Our Programs

Healthy Eating/Active Living

Trans fat ban—Chelsea instituted a 100% trans fat ban in 2013. We were the first city in the country to institute this most progressive trans fat ban. All other cities that had implemented trans fat bans had allowed for trace amounts of artificial trans fat in food, but Chelsea prohibited it completely. We also worked with restaurant chains such as McDonalds, Burger King, and Dunkin’ Donuts to ensure their adherence to the ban.

School Food—We facilitate a unique partnership between Healthy Chelsea, Chelsea Food Services, Chelsea Public Schools, and Northbound Ventures to continuously improve school meals in the district. Major projects include:

o The Youth Food Movement (YFM) internship program, which allows high school and middle school students to advocate for higher quality food in their school.
o An annual school satisfaction survey at Chelsea High School organized by YFM.
o Regular cafeteria taste tests to try “Harvest of the Month” recipes and other new items.

Results to date have been striking. Lunch participation at CHS is at 67%, far exceeding our original goal set in 2013 to increase participation from 39 to 45%. This increased participation has been accompanied by improvement in the nutritional content.In just one school year, we saw a marked increase in the percentage of healthier meals chosen by students (green) as well as a significant decrease in the less healthy options chosen (red).

1) Identifying and removing high sodium/sat fat items like cheeseburgers and hot dogs (red zone)

2) Identifying ingredient substitutions for menu items that could be improved (yellow zone)

3) Increasing production (and, thus, selection) of healthier, student tested items like the BBQ chicken (green zone)

School Gardens—Healthy Chelsea FoodCorps service members have helped build and teach in gardens at the ELC, Berkowitz, Kelly, Sokolowski, and Hooks schools over the past couple of years. During science classes and after school programs, students have access to hands-on learning (and snacking) in their garden.

Corner Store Project—Healthy Chelsea staff worked with local corner store owners (providing guidance and display items such as baskets and refrigerators) so that fresh fruits and vegetables are more appealingly displayed at the front of the stores, thereby increasing healthier purchases.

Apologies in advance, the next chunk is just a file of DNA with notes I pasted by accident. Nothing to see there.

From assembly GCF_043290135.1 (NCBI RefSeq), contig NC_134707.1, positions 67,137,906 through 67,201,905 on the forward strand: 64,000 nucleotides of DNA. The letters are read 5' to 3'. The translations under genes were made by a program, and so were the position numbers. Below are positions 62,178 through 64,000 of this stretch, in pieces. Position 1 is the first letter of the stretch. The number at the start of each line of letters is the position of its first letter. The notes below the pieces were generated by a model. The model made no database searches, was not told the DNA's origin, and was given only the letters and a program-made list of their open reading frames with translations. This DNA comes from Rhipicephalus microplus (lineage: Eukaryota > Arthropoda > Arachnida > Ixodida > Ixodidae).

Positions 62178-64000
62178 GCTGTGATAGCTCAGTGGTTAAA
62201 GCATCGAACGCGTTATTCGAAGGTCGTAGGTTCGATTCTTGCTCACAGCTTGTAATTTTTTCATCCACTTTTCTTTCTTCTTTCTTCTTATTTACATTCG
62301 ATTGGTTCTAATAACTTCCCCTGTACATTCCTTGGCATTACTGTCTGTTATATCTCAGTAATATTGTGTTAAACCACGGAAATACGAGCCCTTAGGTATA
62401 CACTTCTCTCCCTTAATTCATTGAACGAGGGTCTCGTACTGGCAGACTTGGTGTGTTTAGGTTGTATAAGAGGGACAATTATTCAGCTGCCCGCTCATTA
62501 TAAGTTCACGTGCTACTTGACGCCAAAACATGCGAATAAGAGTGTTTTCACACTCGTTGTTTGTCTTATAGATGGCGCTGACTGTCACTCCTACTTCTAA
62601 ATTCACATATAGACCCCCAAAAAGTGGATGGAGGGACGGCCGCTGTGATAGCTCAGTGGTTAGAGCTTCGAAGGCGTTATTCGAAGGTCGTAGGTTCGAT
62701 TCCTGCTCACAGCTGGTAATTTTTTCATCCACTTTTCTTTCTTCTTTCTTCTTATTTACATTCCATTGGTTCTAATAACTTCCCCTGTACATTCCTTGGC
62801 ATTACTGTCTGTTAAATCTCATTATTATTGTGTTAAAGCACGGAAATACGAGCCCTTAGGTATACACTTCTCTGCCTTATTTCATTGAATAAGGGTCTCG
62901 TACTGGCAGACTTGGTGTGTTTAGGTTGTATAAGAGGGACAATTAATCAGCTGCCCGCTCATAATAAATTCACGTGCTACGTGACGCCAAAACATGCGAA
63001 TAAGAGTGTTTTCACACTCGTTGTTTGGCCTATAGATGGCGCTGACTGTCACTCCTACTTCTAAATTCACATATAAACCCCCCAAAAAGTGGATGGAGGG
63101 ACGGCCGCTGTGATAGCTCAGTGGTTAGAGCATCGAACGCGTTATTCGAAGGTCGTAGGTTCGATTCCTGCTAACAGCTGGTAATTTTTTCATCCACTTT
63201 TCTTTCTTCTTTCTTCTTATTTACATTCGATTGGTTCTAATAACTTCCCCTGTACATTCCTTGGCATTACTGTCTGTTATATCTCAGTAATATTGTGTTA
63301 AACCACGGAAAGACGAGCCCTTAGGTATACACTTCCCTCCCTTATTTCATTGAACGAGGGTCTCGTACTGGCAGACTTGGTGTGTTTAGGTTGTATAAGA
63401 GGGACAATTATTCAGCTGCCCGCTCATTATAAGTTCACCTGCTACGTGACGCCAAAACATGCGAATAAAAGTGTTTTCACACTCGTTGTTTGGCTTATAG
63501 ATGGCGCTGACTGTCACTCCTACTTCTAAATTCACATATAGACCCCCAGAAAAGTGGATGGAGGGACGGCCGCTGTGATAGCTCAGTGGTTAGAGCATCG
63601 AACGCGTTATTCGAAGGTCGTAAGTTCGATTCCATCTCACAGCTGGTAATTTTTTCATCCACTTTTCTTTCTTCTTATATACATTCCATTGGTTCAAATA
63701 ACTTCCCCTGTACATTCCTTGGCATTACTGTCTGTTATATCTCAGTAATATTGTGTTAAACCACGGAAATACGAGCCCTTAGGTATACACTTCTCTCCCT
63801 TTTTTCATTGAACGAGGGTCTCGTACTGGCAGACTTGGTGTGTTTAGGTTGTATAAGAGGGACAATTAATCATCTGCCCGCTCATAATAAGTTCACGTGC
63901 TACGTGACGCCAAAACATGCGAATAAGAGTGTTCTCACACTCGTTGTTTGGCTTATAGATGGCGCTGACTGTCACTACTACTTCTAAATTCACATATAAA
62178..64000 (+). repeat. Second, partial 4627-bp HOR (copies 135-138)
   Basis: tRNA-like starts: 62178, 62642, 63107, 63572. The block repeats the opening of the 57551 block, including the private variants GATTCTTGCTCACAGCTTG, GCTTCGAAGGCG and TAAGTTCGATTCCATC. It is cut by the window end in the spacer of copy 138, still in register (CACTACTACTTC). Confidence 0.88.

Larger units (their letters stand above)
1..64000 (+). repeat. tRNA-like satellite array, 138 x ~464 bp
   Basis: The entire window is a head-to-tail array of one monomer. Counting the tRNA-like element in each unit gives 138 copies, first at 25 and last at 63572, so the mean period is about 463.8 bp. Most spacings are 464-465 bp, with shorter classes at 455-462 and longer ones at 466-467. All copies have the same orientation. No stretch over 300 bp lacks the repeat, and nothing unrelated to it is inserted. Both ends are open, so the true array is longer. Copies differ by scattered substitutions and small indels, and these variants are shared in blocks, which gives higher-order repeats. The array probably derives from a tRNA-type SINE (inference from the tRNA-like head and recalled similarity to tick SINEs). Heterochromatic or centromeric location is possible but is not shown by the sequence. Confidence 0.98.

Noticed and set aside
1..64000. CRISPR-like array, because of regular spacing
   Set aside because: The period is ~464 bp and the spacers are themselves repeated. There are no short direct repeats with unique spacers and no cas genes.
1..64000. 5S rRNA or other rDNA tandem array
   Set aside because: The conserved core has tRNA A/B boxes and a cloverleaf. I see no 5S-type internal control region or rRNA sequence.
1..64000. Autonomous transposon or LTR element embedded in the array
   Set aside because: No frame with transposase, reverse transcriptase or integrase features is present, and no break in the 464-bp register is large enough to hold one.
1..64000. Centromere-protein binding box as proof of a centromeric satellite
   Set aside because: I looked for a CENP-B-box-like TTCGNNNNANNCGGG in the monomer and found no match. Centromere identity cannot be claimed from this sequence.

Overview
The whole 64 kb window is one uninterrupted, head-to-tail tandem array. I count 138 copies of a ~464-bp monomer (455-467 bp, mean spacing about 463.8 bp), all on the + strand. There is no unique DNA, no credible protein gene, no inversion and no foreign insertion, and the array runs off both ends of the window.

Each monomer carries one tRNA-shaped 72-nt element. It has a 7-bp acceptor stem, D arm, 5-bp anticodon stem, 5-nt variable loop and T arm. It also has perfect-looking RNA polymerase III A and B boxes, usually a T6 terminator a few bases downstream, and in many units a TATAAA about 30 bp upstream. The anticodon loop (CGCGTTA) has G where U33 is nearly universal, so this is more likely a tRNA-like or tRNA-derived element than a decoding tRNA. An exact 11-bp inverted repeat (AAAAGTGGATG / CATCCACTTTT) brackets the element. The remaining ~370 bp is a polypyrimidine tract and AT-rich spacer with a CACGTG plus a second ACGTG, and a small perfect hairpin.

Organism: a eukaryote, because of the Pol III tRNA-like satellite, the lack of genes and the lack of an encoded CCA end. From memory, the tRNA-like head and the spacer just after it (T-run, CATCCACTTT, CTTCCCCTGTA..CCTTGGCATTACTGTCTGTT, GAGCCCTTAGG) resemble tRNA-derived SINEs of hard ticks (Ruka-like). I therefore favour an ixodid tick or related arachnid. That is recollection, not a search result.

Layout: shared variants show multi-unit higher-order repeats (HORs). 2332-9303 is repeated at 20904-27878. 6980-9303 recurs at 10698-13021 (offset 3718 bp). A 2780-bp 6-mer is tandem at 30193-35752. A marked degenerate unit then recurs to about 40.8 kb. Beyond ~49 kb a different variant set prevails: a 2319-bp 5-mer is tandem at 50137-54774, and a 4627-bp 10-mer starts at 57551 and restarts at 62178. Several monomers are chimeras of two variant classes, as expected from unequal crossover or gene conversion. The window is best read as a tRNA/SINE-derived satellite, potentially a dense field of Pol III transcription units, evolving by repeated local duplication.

• We are working with Chelsea’s new Downtown Coordinator to organize a weekly healthy lunch gathering on the City Hall lawn slated for this summer.

• We are in the research and early planning phase of a CSA (Community Supported Agriculture) program which will allow city residents to have direct access to high quality, fresh produce grown locally by regional farmers.

• Healthy Chelsea, through its membership, helps to promote local farmers’ markets and incentives for WIC recipients.

Increasing Community Connection

Increasing community collaboration, communication and access to services is an important goal of Healthy Chelsea.

In 2012, along with our partners at Social Capital, Inc., we began publishing OurChelseaMA, an online community calendar that helps Chelsea residents find community events, volunteer opportunities and local resources more easily. The calendar is available in both English and Spanish.

If you want to keep up with everything going on in Chelsea, subscribe to OurChelseaMA’s weekly eblasts. Residents and local businesses are also encouraged to post key happenings in the city.

We’d like for OurChelseaMA to be the “first stop” for community members to get the latest information in our community.

Early Childhood Comprehensive Systems

Healthy Chelsea is pleased to have been awarded the Early Childhood Comprehensive Systems (ECCS) grant in August 2016. Chelsea is one of two communities in the Commonwealth of Massachusetts which was awarded an ECCS grant through July 2021 (5 years).

This grant provides funding to the Chelsea and Springfield, as well as the Commonwealth of Massachusetts, to work collaboratively and comprehensively to strengthen the developmental health of children ages birth to three. Massachusetts is one of 12 states which received ECCS grants to improve early childhood developmental outcomes.

Amy Izen, M.S., CCC-SLP began her position as ECCS Grant Coordinator for Healthy Chelsea in July 2017. Amy is assembling a team of colleagues from across organizations in Chelsea who work with children from birth to five years of age to define the goals and scope of the project.